• Table 71. Companies developing regeneration methods for DAC technologies
  • Table 72. DAC companies and technologies
  • Table 73. DAC technology developers and production
  • Table 74. DAC projects in development
  • Table 75. Markets for DAC
  • Table 76. Costs summary for DAC
  • Table 77. Cost estimates of DAC
  • Table 78. Challenges for DAC technology
  • Table 79. DAC companies and technologies
  • Table 80. Microalgae products and prices
  • Table 81. Main Solar-Driven CO2 Conversion Approaches
  • Table 82. Companies in CO2-derived fuel products
  • Table 83. Typical composition and physicochemical properties reported for bio-oils and heavy petroleum-derived oils
  • Table 84. Properties and characteristics of pyrolysis liquids derived from biomass versus a fuel oil
  • Table 85. Main techniques used to upgrade bio-oil into higher-quality fuels
  • Table 86. Markets and applications for bio-oil
  • Table 87. Bio-oil producers
  • Table 88. Key resource recovery technologies
  • Table 89. Markets and end uses for refuse-derived fuels (RDF)
  • Table 90. Granbio Nanocellulose Processes

List of Figures

  • Figure 1. Liquid biofuel production and consumption (in thousands of m3), 2000-2021
  • Figure 2. Distribution of global liquid biofuel production in 2022
  • Figure 3. Diesel and gasoline alternatives and blends
  • Figure 4. SWOT analysis for biofuels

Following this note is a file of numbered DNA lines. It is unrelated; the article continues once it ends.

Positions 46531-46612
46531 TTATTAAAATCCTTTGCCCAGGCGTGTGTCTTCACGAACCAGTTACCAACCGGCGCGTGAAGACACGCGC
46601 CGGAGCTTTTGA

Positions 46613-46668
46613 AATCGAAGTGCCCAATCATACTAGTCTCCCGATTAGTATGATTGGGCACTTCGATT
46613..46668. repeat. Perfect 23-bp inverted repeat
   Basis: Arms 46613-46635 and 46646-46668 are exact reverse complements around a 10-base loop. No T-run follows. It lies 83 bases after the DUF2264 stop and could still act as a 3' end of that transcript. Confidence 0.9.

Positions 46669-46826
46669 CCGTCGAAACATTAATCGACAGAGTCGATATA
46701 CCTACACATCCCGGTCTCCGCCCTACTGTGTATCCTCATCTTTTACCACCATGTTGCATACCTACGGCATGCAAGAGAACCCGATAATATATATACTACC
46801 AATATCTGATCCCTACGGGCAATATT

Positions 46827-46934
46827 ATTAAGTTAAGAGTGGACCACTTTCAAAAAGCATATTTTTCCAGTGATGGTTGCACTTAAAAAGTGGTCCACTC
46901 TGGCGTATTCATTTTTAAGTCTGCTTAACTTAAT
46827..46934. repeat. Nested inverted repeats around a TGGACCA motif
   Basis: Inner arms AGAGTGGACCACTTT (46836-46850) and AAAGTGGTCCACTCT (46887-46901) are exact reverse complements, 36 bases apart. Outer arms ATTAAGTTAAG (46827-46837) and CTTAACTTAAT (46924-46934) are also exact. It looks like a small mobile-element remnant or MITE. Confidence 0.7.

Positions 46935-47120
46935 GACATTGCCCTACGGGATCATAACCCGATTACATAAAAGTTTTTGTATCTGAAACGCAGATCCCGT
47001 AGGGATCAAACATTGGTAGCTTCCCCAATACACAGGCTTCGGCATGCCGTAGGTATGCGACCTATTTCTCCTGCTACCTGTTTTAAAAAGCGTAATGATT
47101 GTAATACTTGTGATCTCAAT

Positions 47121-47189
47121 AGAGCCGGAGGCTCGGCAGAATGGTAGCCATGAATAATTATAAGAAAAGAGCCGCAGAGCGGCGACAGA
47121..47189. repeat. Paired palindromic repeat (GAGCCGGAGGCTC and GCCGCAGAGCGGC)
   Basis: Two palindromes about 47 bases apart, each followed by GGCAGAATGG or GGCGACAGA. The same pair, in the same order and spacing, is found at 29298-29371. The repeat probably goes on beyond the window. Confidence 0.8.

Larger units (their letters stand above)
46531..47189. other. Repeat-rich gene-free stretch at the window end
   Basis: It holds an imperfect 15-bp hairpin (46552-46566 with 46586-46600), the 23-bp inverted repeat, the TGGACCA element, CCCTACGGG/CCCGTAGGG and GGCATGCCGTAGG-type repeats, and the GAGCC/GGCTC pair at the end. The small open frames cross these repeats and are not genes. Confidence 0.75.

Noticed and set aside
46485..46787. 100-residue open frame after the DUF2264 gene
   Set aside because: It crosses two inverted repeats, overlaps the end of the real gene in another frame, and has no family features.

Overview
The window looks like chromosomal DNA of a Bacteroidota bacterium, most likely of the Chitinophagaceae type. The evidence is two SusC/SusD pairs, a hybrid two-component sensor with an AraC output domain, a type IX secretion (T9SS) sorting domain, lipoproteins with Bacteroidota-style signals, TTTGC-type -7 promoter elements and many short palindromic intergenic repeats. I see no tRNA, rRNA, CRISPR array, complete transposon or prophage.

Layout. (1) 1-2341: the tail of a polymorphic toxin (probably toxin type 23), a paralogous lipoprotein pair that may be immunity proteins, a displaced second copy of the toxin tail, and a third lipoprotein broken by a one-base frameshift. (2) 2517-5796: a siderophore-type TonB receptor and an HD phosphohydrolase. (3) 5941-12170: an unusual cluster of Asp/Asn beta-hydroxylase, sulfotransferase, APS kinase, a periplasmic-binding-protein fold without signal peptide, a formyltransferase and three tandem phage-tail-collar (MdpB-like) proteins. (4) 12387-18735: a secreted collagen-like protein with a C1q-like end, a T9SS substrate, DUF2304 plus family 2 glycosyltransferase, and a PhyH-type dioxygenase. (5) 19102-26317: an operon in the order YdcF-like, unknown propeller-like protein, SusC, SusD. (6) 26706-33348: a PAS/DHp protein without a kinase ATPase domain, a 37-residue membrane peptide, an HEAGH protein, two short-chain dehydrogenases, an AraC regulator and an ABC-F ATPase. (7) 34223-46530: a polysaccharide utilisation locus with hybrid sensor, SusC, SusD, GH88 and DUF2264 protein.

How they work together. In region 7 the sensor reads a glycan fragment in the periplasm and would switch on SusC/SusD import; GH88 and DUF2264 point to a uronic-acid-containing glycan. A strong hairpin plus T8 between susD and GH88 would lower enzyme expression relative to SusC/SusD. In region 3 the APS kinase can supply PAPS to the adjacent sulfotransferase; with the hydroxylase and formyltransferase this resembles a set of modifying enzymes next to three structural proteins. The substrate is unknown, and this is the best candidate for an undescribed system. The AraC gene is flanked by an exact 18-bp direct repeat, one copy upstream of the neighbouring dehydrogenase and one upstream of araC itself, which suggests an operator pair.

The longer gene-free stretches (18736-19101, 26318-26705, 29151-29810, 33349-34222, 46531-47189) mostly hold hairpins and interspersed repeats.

• Figure 5. Schematic of a biorefinery for production of carriers and chemicals
  • Figure 6. Hydrolytic lignin powder
  • Figure 7. SWOT analysis for energy crops in biofuels
  • Figure 8. SWOT analysis for agricultural residues in biofuels
  • Figure 10. SWOT analysis for Manure, sewage sludge and organic waste in biofuels
  • Figure 11. SWOT analysis for forestry and wood waste in biofuels
  • Figure 12. Range of biomass cost by feedstock type
  • Figure 13. Regional production of biodiesel (billion litres)
  • Figure 14. SWOT analysis for biodiesel
  • Figure 15. Flow chart for biodiesel production
  • Figure 16. Biodiesel (B20) average prices, current and historical, USD/litre
  • Figure 17. Global biodiesel consumption, 2010-2033 (M litres/year)
  • Figure 18. SWOT analysis for renewable iesel
  • Figure 19. Global renewable diesel consumption, to 2033 (M litres/year)
  • Figure 20. SWOT analysis for Bio-aviation fuel
  • Figure 21. Global bio-jet fuel consumption to 2033 (Million litres/year)
  • Figure 22. SWOT analysis for bio-naphtha
  • Figure 23. Bio-based naphtha production capacities, 2018-2033 (tonnes)
  • Figure 24. SWOT analysis biomethanol
  • Figure 25. Renewable Methanol Production Processes from Different Feedstocks
  • Figure 26. Production of biomethane through anaerobic digestion and upgrading
  • Figure 27. Production of biomethane through biomass gasification and methanation
  • Figure 28. Production of biomethane through the Power to methane process
  • Figure 29. SWOT analysis for ethanol
  • Figure 30. Ethanol consumption 2010-2033 (million litres)
  • Figure 31. Properties of petrol and biobutanol
  • Figure 32. Biobutanol production route
  • Figure 33. Overview of biogas utilization
  • Figure 34. Biogas and biomethane pathways
  • Figure 35. Overview of biogas utilization
  • Figure 36. Biogas and biomethane pathways
  • Figure 37. Schematic overview of anaerobic digestion process for biomethane production
  • Figure 38. Schematic overview of biomass gasification for biomethane production
  • Figure 39. SWOT analysis for biogas
  • Figure 40. Total syngas market by product in MM Nm3/h of Syngas, 2021
  • Figure 41. SWOT analysis for biohydrogen
  • Figure 42. Waste plastic production pathways to (A) diesel and (B) gasoline